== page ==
Current not only has to be equal in both conductors at all points in the system, current also has to be exactly out-of-phase in opposing conductors. We must measure phase, or at least the vector difference in currents, or we cannot be sure current is balanced. Even if we measure phase and level, we can still have a large voltage imbalance, and voltage imbalance can cause strong external electric fields. Unless all conditions above are met, the feedline could be a source of unwanted local or distant energy. Even if it does not distort pattern, imbalance can lead to RF in the shack, and can increase noise levels in the antenna system while receiving. Distant pattern


Common Mode Excitation

We can make a transmission line become a conventional radiating conductor if we apply energy in a non-TEM mode. This can be useful when we wish to use a feedline as an antenna or as a conventional conductor. When we excite a cable like this, the cable freely radiates:

transmission line types







or like this:common mode excitation





All of the situations immediately above cause common-mode problems. This is because even if the equal current rule is met, the line violates equal and opposite voltage rules.

When imperfectly excited, things outside the line influence transmission through the feedline. Adding a ferrite core will add loss and modify the differential impedance of the line, changing SWR. This is true even when currents are equal in the two conductors, and can even be true when currents are equal and opposite, as long as the line was excited from end-to-end!

The key to having a line behave like a transmission line is feeding it differentially at one end, and not applying voltage across the length of one or both conductors.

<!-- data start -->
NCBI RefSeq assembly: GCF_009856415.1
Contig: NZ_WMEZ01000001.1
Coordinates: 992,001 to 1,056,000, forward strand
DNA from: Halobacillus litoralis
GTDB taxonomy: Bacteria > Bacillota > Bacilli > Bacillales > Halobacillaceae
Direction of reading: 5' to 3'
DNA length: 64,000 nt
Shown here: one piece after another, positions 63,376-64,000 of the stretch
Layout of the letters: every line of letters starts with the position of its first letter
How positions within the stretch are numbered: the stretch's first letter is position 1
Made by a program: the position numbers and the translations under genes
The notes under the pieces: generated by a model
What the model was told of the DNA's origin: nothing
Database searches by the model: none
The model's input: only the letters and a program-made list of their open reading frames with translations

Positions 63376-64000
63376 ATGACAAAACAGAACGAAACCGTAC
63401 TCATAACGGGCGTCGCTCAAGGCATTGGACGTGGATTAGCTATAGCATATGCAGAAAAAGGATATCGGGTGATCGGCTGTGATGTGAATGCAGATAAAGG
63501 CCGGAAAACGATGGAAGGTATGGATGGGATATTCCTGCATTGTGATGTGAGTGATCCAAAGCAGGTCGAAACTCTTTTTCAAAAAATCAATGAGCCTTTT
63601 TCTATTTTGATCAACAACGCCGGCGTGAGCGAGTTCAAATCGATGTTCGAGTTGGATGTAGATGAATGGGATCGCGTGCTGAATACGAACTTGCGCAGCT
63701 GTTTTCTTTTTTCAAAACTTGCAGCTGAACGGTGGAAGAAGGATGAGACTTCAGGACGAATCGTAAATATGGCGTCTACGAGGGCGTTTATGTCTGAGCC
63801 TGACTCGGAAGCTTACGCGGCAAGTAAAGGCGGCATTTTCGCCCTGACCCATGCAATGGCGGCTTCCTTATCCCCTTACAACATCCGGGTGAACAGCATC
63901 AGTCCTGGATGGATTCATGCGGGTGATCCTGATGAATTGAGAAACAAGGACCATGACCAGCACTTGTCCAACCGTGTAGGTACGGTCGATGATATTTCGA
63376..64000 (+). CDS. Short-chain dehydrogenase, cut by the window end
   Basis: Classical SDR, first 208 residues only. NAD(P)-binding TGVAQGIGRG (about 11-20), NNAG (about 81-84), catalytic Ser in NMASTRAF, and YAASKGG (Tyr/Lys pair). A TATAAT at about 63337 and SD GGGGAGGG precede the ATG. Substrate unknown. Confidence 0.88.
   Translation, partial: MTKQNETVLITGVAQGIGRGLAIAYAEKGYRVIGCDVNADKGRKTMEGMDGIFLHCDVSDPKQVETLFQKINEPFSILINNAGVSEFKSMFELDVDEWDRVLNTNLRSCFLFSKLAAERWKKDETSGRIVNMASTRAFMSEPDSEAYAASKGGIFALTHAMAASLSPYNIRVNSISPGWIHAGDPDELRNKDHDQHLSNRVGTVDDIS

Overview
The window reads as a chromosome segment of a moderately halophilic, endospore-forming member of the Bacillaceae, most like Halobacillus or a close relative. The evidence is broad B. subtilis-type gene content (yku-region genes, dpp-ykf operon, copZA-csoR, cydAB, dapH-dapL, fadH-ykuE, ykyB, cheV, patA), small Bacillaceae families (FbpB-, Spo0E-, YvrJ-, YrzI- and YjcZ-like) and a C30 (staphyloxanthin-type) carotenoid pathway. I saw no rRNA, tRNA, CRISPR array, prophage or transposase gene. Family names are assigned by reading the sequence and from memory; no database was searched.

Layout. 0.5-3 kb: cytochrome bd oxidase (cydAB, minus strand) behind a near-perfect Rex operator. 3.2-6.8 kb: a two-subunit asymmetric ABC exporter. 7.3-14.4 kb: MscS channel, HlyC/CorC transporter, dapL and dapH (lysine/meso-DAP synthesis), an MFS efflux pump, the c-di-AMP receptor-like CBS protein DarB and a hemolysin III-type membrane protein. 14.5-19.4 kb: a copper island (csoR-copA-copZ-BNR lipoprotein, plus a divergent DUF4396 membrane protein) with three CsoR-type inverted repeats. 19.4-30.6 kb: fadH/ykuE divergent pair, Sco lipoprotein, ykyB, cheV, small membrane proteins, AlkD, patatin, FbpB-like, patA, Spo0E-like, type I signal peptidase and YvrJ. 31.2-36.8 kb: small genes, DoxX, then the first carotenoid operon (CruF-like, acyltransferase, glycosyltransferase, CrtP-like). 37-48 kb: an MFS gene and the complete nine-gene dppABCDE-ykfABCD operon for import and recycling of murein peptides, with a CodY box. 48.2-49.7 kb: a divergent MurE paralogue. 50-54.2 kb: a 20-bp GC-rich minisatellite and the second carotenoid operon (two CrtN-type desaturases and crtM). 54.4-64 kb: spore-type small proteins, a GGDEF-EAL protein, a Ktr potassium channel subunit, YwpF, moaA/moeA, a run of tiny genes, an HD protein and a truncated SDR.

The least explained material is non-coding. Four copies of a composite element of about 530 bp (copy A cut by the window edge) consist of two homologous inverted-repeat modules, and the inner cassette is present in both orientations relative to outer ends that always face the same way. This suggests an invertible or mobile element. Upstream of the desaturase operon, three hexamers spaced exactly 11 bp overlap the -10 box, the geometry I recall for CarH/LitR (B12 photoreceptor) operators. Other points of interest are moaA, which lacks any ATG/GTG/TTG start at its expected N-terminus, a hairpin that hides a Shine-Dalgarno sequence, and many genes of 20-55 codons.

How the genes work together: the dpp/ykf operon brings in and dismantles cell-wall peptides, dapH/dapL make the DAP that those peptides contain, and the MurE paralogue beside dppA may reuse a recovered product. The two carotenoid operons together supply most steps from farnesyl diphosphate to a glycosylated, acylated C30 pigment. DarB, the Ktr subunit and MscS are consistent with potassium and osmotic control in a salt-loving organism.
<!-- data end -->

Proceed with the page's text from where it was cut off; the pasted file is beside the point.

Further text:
This is a transmission line as we generally know it, and as dozens of reputable engineering textbooks define it:

The above configuration shows a direct wire connection from source to load, and cannot transform voltage, current, or impedance based on turns ratio. This fits the definition of classic transmission line, which requires TEM mode in coaxial or parallel wire lines. Jordan and Balmain cover this extensively in "Electromagnetic Waves and Radiating Systems" (Guided Waves, p215, 2nd edition). Kraus also covers this in "Antennas" in various sections dealing with transmission lines and wave propagation, as does Terman in his "Radio Engineers Handbook" Circuit Theory chapter under the subheading "Transmission Lines".

Most engineering text I have clearly state parallel conductor transmission lines employ TEM mode of energy transfer. If not, they are not considered transmission lines.

Uses of Parallel or Concentric Conductors in Non-transmission Line Mode

Parallel or concentric conductors (coaxial conductors) in non-TEM mode have two major applications, antennas and transformers. Antennas include (but are not limited to):


See Lenz's Law